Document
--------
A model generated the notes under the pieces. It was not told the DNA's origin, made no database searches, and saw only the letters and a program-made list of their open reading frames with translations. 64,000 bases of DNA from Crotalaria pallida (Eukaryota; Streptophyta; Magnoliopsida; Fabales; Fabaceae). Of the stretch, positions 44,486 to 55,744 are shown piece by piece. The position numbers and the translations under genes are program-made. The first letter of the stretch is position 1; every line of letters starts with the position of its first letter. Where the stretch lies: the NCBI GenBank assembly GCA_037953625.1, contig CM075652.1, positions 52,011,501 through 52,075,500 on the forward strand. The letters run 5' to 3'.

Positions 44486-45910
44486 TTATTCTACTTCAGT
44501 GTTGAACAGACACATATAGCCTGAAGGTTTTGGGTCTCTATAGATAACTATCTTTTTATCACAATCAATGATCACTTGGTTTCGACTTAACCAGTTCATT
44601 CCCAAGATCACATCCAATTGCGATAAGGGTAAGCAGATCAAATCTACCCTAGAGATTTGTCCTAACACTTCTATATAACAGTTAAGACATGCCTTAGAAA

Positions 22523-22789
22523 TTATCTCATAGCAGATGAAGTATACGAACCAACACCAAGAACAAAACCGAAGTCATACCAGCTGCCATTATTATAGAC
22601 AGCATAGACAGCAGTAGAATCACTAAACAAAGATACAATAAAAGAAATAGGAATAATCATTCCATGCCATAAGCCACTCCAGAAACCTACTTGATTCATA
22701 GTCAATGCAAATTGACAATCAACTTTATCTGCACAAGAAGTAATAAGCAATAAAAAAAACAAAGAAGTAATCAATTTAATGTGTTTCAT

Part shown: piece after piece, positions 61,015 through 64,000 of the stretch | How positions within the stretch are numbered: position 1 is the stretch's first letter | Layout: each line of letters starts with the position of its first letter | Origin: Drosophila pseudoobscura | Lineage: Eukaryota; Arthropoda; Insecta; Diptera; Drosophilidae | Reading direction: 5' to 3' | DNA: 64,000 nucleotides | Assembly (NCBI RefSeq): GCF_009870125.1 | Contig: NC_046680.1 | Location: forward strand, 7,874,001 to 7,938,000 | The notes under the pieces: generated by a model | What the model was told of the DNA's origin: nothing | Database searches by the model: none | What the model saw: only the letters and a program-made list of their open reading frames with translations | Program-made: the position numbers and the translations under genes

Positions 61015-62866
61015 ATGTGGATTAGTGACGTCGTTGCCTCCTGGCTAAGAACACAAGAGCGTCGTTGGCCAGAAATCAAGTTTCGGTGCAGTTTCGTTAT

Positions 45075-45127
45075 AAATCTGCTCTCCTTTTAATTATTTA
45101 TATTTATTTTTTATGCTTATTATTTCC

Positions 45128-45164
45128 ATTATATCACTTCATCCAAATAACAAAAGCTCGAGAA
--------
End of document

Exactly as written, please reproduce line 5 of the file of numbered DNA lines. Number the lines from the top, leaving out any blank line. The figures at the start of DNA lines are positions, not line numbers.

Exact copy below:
44601 CCCAAGATCACATCCAATTGCGATAAGGGTAAGCAGATCAAATCTACCCTAGAGATTTGTCCTAACACTTCTATATAACAGTTAAGACATGCCTTAGAAA